Wednesday, January 22, 2014

Route 261's Final Adventure - Goosenecks State Park.

How you get to Goosenecks State Park is basically up to whether you did the Valley of the Gods tour which brought you out to Route 163; or if you stayed on Route 261, passed by the Valley and ended up at UT 316.  If you're on Route 163, make a right turn towards Mexican Hat, another right onto Route 261 and then the left onto UT 316; if you're on Route 261, just make that right turn.  The road is short and you'll arrive at a gravel parking lot; walk straight toward the fenced in overlook and get ready for your jaw to drop.

Over 300 million years, between upheavals in the earth, the wind, rain and the flow of the San Juan River, the Goosenecks formed; it is a drop of 1000 feet down below.  Walking along the ledge, it just keeps getting more and more amazing to view; be careful, there is no other fencing and that first step off the edge.......

The Goosenecks

If you've visited Dead Horse Point State Park, you would have seen the single Gooseneck that had been formed by the Colorado River.  Goosenecks State Park has double goosenecks and you can follow the flow of the San Juan River; in sunlight, the stone walls seem to shimmer.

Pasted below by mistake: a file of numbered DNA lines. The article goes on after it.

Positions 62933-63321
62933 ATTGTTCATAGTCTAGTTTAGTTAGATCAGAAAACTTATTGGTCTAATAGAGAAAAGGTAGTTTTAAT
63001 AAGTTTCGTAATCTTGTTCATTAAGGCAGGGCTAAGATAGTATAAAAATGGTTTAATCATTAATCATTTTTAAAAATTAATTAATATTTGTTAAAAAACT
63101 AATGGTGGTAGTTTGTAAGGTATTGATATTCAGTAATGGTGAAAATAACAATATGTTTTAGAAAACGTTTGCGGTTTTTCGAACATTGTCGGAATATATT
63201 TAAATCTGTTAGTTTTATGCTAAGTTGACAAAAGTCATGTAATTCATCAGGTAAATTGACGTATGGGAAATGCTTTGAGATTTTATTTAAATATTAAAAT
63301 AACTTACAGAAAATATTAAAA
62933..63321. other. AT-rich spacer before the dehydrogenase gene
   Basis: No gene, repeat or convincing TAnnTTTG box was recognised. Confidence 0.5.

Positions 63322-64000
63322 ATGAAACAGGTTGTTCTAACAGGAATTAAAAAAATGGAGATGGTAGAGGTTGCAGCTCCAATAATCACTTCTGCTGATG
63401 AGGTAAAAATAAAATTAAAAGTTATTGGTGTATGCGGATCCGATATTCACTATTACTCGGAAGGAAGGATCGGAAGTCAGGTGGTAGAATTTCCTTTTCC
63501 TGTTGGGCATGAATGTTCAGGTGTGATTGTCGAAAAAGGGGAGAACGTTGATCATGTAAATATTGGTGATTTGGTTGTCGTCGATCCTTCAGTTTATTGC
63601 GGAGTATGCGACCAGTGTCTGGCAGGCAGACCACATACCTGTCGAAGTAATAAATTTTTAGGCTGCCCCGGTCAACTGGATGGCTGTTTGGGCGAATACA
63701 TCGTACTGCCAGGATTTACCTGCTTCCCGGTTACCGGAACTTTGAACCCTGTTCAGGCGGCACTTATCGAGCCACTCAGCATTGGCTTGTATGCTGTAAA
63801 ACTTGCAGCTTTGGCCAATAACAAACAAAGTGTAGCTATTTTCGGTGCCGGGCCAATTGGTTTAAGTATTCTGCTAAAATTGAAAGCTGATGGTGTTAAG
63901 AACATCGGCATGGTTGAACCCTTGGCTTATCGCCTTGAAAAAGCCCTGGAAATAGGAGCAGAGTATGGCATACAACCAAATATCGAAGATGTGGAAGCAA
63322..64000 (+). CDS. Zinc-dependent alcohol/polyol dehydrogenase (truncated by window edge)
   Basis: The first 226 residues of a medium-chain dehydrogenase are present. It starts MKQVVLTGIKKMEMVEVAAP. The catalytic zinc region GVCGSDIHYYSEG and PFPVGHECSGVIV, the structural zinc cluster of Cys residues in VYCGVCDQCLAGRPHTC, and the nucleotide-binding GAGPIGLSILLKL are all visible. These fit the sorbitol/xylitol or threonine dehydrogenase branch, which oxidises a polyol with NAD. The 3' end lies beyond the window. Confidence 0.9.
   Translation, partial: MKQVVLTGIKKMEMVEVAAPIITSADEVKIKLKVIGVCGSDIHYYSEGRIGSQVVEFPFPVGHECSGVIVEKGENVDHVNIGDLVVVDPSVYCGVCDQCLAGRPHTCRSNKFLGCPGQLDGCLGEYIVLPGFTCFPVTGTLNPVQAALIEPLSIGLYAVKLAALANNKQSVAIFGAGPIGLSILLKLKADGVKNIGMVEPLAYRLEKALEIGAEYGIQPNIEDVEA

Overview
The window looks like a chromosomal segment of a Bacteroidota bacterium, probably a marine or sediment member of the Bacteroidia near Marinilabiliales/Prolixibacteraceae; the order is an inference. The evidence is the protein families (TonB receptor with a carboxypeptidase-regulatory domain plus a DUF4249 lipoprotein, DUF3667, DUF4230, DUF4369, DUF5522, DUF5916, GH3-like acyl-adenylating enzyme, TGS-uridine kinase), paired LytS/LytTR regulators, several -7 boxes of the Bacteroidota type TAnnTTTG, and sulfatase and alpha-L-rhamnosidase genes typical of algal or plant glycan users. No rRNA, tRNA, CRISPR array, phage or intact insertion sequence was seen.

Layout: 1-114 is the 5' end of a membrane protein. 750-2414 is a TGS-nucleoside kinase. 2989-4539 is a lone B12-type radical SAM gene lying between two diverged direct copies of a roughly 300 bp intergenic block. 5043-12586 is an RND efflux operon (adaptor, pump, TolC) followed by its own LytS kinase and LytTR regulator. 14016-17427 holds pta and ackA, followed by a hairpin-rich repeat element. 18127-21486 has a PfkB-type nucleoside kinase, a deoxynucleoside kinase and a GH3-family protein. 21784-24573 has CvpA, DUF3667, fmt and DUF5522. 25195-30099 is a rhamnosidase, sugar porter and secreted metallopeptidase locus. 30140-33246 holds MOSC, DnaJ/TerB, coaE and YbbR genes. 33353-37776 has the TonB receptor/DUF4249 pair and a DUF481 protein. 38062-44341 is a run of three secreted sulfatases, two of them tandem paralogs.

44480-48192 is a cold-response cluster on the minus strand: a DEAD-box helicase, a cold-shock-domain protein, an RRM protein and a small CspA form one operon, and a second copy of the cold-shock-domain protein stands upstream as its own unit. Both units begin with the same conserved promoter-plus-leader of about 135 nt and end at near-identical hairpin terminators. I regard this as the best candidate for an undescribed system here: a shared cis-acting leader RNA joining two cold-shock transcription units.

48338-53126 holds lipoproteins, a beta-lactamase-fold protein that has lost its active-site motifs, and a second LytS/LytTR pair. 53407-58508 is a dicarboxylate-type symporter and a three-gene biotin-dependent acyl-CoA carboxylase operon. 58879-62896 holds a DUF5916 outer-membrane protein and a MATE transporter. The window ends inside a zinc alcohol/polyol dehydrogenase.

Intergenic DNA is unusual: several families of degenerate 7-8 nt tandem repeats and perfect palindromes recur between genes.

Camping is allowed in the area, but it is primitive and you'll need to bring your own supplies; the nearest town to shop in would be Mexican Hat.  There is also a trail northwest of the Park called the "Honaker Trail" named after Henry Honaker who supervised its construction.  Built in the 1890s, it was a supply route for gold prospectors, but the "gold rush" in the area didn't last very long.  The dirt trail is 2.5 miles of switchbacks taking you from the canyon rim to the San Juan River below; 4 wheel drive vehicles can make the trek, but it is more hiker friendly than vehicle friendly.

As you leave Goosenecks State Park, a formation will loom up in the distant right; this is the back end of Alhambra Rock.  As you continue onto Route 163, past Mexican Hat and towards Monument Valley, you'll get a better viewing of Alhambra Rock; there is a pull in area if you wish to take photos.

Alhambra Rock - Route 163 view

There is another amazing site as you approach the junction of routes 261 and 163; the stone walls ahead have a design woven through them. The Navajo call it "Mountain That is Coiled"; the design is used by weavers and called "Navajo Blanket".  It represents the giant bullsnake that lives inside; bad luck comes to those who trespass or do not treat the hills with proper respect.

I would be remiss by not posting this photo of my hubby, Roy; as you can see, the Goosenecks are an excellent background for photos; plus I love showing off my hubby.

While the information about Goosenecks State Park is short, it is a sweet place to visit.  There are picnic tables, so think about bringing a meal and gaze out at this wondrous geologic marvel.

Mary Cokenour

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